Septic tanks & soakaways, sewage treatment plants, cesspits – what are they and which one is right for your home?

Sewage Treatment Plant Installation

Let’s talk dirty…

A home in a rural retreat can be truly idyllic. But living in a more remote area means there are certain aspects to consider which you might otherwise take for granted – your waste disposal being one of them. Whilst a conversation about it might not be suitable for a dinner party, it is necessary at some point.

Sewerage systems service the majority of residential Britain but if you find yourself living away from one, there are several other options available to you. The property in question may already have a waste disposal system in place but is it suitable for your needs, is it working as it should and does it meet the necessary environmental regulations to keep your land safe?

This article will look at the most common residential waste disposal systems (namely septic tanks and soakaways, sewage treatment plants and cesspits) and will guide you on what you need, why you need it and how you can ensure your waste is disposed of efficiently.

Septic tanks and soakaways – what are they?

A septic tank is typically two underground chambers made from brick, concrete or now even fibre glass or polyethylene. All the drainage waste from your home (yes, all – from every sink, loo, shower and bath) is passed into the tank where solids will separate from liquids and natural bacteria will break these solids down. The liquids pass through the system and in the past, have been allowed to drain directly into a watercourse such as a lake, pond or stream. But from 1st January 2020, this will no longer be allowed when the septic tank regulations change to better protect the environment.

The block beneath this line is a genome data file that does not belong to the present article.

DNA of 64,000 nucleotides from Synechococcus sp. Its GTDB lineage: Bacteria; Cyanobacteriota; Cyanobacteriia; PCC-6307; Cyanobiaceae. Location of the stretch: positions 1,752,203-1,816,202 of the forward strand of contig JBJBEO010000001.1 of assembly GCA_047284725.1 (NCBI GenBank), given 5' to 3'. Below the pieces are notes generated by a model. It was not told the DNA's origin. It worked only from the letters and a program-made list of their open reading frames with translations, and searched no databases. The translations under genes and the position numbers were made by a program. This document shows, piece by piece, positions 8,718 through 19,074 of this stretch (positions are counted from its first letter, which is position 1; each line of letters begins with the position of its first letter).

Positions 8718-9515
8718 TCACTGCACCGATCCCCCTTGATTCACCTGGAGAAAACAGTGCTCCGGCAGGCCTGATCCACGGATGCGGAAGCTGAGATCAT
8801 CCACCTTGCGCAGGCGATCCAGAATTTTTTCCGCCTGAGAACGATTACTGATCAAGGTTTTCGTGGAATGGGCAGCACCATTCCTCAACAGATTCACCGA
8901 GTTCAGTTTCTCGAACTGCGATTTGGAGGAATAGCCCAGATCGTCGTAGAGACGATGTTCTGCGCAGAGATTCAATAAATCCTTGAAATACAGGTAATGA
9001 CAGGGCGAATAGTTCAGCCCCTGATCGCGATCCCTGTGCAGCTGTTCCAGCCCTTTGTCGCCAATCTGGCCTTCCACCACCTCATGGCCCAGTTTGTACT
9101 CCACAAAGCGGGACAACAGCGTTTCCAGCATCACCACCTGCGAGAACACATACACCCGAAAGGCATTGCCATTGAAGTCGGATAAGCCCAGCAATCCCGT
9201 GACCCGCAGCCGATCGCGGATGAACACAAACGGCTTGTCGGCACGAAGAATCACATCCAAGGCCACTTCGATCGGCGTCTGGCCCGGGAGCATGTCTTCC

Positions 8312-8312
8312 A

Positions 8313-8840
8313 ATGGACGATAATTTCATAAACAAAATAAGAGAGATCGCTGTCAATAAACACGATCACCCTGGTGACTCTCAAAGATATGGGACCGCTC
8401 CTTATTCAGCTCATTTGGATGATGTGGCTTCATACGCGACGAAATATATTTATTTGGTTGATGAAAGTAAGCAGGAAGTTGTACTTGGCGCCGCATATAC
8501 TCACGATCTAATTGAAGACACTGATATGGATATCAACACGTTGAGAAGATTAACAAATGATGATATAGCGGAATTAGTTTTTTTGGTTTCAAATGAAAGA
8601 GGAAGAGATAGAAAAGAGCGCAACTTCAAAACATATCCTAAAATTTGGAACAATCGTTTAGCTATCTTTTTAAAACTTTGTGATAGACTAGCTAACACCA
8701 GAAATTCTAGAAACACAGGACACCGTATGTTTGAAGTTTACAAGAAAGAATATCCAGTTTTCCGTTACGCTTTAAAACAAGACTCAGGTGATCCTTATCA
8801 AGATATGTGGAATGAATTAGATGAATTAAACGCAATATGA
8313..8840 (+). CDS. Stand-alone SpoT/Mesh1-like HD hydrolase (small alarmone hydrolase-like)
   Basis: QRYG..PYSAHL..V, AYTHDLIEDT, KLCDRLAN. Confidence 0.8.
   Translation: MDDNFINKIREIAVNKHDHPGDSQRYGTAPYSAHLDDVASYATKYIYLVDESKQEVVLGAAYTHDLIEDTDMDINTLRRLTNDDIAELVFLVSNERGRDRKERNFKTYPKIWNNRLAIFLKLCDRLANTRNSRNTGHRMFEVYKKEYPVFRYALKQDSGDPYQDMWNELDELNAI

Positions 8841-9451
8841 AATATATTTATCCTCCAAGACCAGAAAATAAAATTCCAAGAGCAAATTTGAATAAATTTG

However, most modern septic tanks have what is called a soakaway, which means they will already meet these new regulations. The separated liquids which pass through the septic tank reach the soakaway after the second chamber. This waste is then also partially treated by naturally occurring bacteria, making it safer to filter into the surrounding soil (which does need to meet certain criteria itself).

Septic tanks with soakaways require maintenance and some problems can occur. Firstly, emptying and de-clogging will be required by a licensed professional. Whilst the first chamber does breakdown solid waste, a residue remains that builds up over time and will need removing. Furthermore, the bacteria in the soakaway filter will create biomass as they treat the liquid waste and in addition to other silt deposits, blockages will occur that need regular clearance.

Secondly, other problems can arise if the bacteria itself is damaged by overuse of strong cleaning products, when food waste or oils/fats are poured down the sink, or if the wrong things are flushed down the drains (baby wipes, feminine hygiene products etc). It is imperative to ensure no damaging products make their way into a septic tank system or the bacteria will be very badly affected.

For successful waste management with a septic tank, the key considerations are;

  • The soil on your land needs to be of soakaway calibre
  • The system must comply with the new regulations by having an efficient soakaway
  • Regular maintenance must be undertaken
  • You must not dispose of the wrong items into the tank

How does a sewage treatment plant differ to a septic tank?